The new update is widely being called “Google Local Business Cards”, although that name is unofficial. Google is exploring a new way to display search results that could have a significant impact on local search.
This is part of Google Posts, currently in testing. Businesses can request an invitation, but approval is up to Google. The Local Business Card feature allows local businesses to promote certain services and content in a card carousel, at the top of the SERPs, along with visual previews and promotional information.
The Local Business Cards are scrollable, allowing searchers to scroll horizontally to see other posts centered on the keyword phrases that were searched.
Normally SERP results include the three-pack feature, the three most popular local businesses related to the search term entered. With Google continuing to move toward a preference for AMP, HTML, and now, the addition of Google Local Business Cards, the local search industry is in for quite a shake-up.
How Google Local Business Cards are Displayed
The new Local Business Cards will seem quite familiar, even intuitive, to searchers because it visually resembles the related-images carousel.
Google’s new Local Business Cards may not look much different, but this update implements a new method for indexing. Unlike traditional methods, which take into account factors such as link authority, domain authority, website content, and, in the case of local businesses, NAP citations, Google’s Local Business Cards are displayed solely based on popularity. Indexing for Local Businesses Cards will display the most popular venues, with the best reviews toward the top of search results.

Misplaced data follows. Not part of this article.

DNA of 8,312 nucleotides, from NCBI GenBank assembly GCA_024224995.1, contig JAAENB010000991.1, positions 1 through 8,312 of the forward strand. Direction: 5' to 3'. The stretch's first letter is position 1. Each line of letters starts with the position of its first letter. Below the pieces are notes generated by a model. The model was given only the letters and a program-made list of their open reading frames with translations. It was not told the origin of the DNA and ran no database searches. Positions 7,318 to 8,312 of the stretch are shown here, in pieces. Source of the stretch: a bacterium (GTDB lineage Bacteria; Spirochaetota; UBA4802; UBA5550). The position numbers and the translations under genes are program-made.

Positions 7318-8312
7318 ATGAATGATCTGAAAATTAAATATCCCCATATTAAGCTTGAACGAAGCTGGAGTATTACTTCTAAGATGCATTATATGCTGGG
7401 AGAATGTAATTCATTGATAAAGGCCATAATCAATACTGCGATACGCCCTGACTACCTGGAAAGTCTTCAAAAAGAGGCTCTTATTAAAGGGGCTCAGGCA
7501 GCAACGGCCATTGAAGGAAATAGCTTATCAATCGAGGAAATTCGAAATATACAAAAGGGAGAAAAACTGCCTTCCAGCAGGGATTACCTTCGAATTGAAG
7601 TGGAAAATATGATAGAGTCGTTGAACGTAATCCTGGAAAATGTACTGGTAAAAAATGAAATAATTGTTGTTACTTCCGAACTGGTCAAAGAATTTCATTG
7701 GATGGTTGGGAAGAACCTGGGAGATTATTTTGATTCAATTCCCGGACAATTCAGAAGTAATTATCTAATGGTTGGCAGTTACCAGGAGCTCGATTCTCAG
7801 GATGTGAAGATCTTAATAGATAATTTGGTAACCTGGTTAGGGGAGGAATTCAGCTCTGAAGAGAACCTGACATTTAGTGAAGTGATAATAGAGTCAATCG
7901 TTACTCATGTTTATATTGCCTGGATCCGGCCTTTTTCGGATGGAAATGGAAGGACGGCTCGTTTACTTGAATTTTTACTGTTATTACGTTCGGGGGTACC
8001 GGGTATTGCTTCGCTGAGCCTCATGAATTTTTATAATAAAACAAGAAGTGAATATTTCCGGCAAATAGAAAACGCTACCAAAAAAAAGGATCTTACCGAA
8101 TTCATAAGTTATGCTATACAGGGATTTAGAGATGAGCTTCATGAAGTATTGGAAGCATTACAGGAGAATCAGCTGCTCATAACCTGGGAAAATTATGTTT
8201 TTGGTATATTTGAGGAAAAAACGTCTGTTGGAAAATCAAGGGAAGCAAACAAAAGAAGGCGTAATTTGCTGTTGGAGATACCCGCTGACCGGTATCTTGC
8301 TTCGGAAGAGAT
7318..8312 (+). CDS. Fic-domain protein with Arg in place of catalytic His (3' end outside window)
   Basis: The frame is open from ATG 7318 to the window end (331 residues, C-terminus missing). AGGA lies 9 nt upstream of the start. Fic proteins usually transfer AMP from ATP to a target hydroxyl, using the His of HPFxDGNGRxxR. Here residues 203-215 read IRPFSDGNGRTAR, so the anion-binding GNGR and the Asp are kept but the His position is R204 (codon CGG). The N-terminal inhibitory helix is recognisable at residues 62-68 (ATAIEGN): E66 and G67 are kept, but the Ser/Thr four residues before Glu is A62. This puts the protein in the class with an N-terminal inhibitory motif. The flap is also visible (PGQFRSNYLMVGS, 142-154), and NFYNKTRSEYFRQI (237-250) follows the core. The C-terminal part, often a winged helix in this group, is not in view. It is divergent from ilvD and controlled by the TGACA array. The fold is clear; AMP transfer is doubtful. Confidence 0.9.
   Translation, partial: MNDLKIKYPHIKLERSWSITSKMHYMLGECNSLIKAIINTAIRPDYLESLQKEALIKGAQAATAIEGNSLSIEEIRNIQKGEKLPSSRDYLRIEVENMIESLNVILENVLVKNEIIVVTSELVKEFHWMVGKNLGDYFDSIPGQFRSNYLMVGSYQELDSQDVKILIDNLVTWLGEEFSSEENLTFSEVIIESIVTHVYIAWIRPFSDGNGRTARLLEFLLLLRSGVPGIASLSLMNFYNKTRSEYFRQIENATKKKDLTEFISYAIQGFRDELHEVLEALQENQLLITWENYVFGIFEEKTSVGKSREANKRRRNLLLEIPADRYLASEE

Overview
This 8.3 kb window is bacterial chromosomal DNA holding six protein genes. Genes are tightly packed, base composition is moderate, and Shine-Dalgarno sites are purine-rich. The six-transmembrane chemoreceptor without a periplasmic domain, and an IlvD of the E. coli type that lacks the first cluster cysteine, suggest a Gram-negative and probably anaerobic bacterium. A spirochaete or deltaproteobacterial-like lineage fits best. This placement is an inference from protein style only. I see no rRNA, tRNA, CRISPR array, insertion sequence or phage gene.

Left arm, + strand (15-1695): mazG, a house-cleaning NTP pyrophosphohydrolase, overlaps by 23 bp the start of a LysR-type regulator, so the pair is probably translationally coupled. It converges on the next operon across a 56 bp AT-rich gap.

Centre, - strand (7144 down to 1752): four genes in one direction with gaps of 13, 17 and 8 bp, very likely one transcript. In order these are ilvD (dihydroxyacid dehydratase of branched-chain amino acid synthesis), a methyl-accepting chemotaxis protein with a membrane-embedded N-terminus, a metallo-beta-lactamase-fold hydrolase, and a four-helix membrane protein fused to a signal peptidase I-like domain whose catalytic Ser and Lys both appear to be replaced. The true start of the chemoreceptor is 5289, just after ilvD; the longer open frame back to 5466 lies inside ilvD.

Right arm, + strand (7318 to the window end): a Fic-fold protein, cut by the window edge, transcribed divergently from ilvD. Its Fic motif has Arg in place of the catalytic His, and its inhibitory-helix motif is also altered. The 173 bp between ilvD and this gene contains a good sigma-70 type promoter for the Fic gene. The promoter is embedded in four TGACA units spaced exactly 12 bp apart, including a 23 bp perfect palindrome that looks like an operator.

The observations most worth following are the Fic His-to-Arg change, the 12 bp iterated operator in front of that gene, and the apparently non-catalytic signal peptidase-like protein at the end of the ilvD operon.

It seems this latest development is yet another sign from Google that they are continuing to decrease the influence of backlinks when it comes to what is displayed in search results.
According to Andrew Shotland, there will be both winners and losers thanks to the new display formats, as is often the case with any major Google algorithm or SERP update. For now, these changes only apply to local businesses, meaning web-based businesses, such as e-commerce stores, could find themselves losing a significant amount of search traffic to websites that have brick-and-mortar locations.
Businesses with larger service areas, but no traditional storefronts, may also struggle to get recognition, making it more important than ever to have optimized service-area pages on their websites. Another observation is that smaller local businesses, particularly those without a dedicated digital marketing team or agency to represent them, may struggle to keep up with what is necessary to be displayed on the first page of search.
Local businesses, particularly brick-and-mortar locations, should not be adversely affected by the changes. After all, Google continues to make a strong connection between local businesses and mobile usage, and many of their changes, to date, have been aimed at satisfying local intent.
As is often the case with any major Google change, the most prolific beneficiaries will be local SEO agencies and digital marketing teams. Many businesses will need to review their online presence and make necessary changes to maintain their current placement in search results.
Source : Search Engine Journal